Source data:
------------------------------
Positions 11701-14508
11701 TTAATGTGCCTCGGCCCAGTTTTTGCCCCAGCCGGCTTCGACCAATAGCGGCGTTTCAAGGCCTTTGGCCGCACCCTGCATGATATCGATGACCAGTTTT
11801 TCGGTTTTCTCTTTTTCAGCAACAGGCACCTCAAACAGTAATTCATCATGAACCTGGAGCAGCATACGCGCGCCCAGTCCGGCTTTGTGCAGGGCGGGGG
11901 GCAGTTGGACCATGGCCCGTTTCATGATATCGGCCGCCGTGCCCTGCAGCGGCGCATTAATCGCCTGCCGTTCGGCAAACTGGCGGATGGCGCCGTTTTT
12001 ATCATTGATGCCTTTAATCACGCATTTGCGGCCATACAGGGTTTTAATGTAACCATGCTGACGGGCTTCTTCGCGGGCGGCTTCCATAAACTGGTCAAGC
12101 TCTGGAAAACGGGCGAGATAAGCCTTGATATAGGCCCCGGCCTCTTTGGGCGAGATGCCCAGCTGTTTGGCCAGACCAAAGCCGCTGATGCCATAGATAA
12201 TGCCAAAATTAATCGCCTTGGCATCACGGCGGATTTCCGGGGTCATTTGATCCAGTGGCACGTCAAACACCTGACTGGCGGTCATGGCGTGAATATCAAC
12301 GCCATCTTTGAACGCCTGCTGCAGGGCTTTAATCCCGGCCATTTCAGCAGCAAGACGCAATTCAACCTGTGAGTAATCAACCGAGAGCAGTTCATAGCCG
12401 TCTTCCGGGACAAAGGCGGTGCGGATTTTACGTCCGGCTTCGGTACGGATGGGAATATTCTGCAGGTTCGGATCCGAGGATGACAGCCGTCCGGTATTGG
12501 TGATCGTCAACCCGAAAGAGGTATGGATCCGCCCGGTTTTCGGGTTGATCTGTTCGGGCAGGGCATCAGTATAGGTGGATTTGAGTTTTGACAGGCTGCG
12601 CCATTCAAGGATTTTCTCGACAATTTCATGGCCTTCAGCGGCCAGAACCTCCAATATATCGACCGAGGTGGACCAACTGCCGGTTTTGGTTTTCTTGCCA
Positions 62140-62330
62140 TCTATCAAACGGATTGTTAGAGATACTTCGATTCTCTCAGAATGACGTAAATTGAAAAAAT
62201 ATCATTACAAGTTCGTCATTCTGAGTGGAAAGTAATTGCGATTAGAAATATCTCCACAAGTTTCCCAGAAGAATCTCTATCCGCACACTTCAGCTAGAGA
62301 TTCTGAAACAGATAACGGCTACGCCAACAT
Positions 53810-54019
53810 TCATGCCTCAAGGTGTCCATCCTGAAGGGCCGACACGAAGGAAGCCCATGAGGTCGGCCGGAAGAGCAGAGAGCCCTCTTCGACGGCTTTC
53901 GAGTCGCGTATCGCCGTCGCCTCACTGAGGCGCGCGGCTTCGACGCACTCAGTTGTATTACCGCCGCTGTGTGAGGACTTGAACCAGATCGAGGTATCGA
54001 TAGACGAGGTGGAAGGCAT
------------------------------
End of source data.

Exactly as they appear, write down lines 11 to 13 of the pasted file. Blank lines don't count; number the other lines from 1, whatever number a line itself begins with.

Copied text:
12601 CCATTCAAGGATTTTCTCGACAATTTCATGGCCTTCAGCGGCCAGAACCTCCAATATATCGACCGAGGTGGACCAACTGCCGGTTTTGGTTTTCTTGCCA
Positions 62140-62330
62140 TCTATCAAACGGATTGTTAGAGATACTTCGATTCTCTCAGAATGACGTAAATTGAAAAAAT